Sean Solomon Awarded National Medal of Science

In early October, Sean Solomon, the Observatory’s director and the principal investigator of NASA’s mission to Mercury, was awarded the nation’s top scientific honor, the National Medal of Science. A geophysicist who has spent much of his career studying Earth’s neighboring planets as well as the Earth itself, Solomon will receive the medal at a White House ceremony later this year. “These scholars and innovators have expanded our understanding of the world, made invaluable contributions to their fields and helped improve countless lives,” President Obama said when announcing the recipients.

Study Reveals Surprise About Creation of Oceanic Crust

Two-thirds of Earth’s surface is covered in oceanic crust, but the deep plumbing that generates new crust remains poorly understood. New images from a chain of volcanoes beneath the Pacific Ocean show that magma may be erupting from a multi-layered magma chamber extending two miles or more beneath the seafloor, far deeper than originally thought. Coauthored by geophysicist Suzanne Carbotte and published in a recent issue of Nature Geoscience, the study may help resolve a debate about how new crust forms at mid-ocean ridges where Earth’s tectonic plates are slowly pulling apart.

A Day in the Life of the Hudson River

Once a year, the pier in the nearby village of Piermont becomes a field station, and local students become environmental investigators. The event, called “A Day in the Life of the Hudson River,” celebrates the Hudson River Estuary and educates participants about this historic and vital estuary system. In Piermont, a large group of Lamont scientists led students through a series of field experiments, including sediment coring and mapping how high the river may rise under several carbon dioxide emissions scenarios. Over the past 12 years, the program has engaged more than 23,000 participants, bringing together students, teachers and scientists for hands-on learning and fun.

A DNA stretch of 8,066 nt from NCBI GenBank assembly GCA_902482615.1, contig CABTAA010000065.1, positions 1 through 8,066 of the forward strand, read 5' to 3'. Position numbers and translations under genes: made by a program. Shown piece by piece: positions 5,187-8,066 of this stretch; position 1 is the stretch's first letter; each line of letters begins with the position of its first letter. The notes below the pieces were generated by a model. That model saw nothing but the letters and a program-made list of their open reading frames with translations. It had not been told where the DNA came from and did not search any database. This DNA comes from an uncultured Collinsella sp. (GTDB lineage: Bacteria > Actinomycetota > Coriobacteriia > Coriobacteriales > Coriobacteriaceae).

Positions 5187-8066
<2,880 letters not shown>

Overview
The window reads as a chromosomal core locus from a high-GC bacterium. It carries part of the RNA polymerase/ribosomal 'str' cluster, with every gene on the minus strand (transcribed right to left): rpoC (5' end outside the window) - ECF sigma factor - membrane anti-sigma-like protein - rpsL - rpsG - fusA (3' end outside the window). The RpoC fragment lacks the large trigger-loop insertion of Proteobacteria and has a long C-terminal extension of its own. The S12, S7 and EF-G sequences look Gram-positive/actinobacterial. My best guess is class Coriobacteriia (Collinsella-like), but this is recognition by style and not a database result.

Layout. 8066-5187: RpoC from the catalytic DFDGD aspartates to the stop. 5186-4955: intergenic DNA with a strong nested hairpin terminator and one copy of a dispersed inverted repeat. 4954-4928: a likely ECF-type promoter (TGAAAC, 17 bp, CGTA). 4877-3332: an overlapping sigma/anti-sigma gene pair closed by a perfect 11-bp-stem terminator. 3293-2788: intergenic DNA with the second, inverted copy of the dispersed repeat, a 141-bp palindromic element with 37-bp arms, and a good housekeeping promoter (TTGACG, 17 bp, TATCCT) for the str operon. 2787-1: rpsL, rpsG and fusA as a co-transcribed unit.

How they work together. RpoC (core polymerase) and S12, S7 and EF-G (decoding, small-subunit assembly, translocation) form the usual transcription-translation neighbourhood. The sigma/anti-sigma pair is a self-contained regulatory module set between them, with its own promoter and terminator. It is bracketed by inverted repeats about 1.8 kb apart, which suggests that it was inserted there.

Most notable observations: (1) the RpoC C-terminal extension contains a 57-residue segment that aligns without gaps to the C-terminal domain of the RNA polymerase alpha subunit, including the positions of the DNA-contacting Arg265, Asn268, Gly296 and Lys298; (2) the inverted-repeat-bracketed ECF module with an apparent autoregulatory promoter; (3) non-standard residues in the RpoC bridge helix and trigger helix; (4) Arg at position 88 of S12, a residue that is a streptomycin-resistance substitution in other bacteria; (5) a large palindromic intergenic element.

Picturing Climate Change

A new collaboration among Lamont-Doherty, the International Research Institute for Climate and Society (IRI) and New York City’s International Center of Photography (ICP) is designed to increase public awareness of climate change through the photographs of Sebastião Salgado. Lamont and IRI scientists will participate in a series of panel talks and gallery tours at the ICP throughout the fall and winter, using Salgado's photos to discuss the impacts of climate change in different parts of the world. In addition, photos of Lamont climate research and expeditions will be published on the ICP’s Instagram account during the weeks of October 27, 2014 and January 5, 2015.

Our Experts in the News 

Washington Post: 'Storm Surge’ by Adam Sobel on Hurricane Sandy
Scientific American: U.S. Dust Bowl Unrivaled in Past 1,000 Years
NBC News: Locked Faults Could Pop Big Earthquake in Bay Area
WNYC: Extreme High Tides Could Flood Our City's Streets
LIve Science: Why Deadly Japan Volcano Erupted Without Warning
Make A Gift
Your support helps to revolutionize the ways that Earth science research is conducted, taught and understood.
Lamont-Doherty Earth Observatory seeks fundamental knowledge about the origin, evolution and future of the natural world. Our scientists study the planet from its deepest interior to the outer reaches of its atmosphere, on every continent and in every ocean, providing a rational basis for the difficult choices facing humanity.